NOTE: Daily lottery applications only allow each person to apply once. So if you’re going with a group, you each need to apply to maximize your chances.

TIP: If you have flexibility on which days to hike Half Dome, these graphs show how popular different days are. In general, your chances of success are higher on weekdays (especially beginning at the end of August). For the entire 2020 season, average success rate on weekdays was 9.5%, but only 24% on weekends.

A group of backpacking guests revels in golden hour 4,800 feet above the valley floor.

Half Dome Permits for Backpackers

Even if you’re a multi-day backpacker going for a wilderness permit, you’ll need to apply for a permit specifically to hike Half Dome along with your wilderness permit. The quota for Half Dome permits for backpackers is now 75 permits per day (50 available by reservation and 25 available one day in advance on a first-come, first-served basis at wilderness centers). Half Dome permits cost $10 per person, which can be paid at any wilderness center the day of or day before your trip. Note: they’re not refundable if you chicken out!

Reservations for Wilderness Permits & Half Dome Permits

While making a wilderness permit reservation, be sure to specify that you want to add Half Dome permits. If Half Dome permits are available and Half Dome is within your trip’s itinerary, you will receive a reservation that includes them. Half Dome permits received in this way will be valid for any dates your wilderness permit is valid, so you can summit once at any point along your journey.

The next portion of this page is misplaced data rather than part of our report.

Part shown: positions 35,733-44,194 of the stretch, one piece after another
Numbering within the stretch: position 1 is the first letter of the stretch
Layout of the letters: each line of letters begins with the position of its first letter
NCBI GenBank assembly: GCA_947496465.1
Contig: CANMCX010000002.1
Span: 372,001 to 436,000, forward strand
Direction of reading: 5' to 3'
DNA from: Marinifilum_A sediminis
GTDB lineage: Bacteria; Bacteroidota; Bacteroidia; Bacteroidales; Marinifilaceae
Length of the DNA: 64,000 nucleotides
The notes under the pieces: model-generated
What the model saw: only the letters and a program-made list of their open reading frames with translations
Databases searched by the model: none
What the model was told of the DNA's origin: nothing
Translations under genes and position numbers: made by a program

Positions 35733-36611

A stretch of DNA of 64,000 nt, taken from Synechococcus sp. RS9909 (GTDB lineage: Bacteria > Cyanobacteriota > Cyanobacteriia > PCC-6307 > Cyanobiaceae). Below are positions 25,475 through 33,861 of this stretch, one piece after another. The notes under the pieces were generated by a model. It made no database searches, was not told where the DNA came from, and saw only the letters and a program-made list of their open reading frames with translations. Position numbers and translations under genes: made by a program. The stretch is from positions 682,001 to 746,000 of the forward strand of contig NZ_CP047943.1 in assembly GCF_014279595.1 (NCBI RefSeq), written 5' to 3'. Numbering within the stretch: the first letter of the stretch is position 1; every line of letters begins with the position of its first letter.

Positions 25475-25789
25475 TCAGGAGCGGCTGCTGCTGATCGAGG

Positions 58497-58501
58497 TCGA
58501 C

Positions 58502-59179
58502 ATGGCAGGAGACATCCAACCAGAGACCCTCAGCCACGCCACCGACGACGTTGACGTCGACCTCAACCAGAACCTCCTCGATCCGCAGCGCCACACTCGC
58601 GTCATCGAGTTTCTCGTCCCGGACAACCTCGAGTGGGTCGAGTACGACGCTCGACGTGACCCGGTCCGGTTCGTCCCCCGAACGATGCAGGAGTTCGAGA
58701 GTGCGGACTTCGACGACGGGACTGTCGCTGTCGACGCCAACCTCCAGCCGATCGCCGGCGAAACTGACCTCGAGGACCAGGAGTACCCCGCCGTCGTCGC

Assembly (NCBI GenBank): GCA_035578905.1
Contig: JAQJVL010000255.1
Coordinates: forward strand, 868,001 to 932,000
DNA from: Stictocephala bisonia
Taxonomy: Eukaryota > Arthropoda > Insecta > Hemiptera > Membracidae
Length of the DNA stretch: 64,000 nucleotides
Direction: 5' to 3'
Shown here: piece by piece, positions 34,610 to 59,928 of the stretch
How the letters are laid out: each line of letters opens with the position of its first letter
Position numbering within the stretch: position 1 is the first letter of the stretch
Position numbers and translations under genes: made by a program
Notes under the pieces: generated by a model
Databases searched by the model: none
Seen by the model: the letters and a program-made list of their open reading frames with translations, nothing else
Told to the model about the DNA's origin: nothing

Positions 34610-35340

First-come, First-Served Wilderness Permits & Half Dome Permits

If you don’t reserve a wilderness permit in advance, you can head to a wilderness center try for a first-come, first-served wilderness permit, beginning at 11 am one day prior to your backpacking trip’s start date. When requesting a wilderness permit for a trip beginning in Yosemite using this method, be sure to request Half Dome permits as well, and you will receive them if they are available and Half Dome is within your itinerary’s path. As with reserved permits, Half Dome permits received this way will be valid for one summit attempt any time your wilderness permit is valid. These permits are very popular, so if you really want to do Half Dome on a backpacking trip, you’ll need to go early!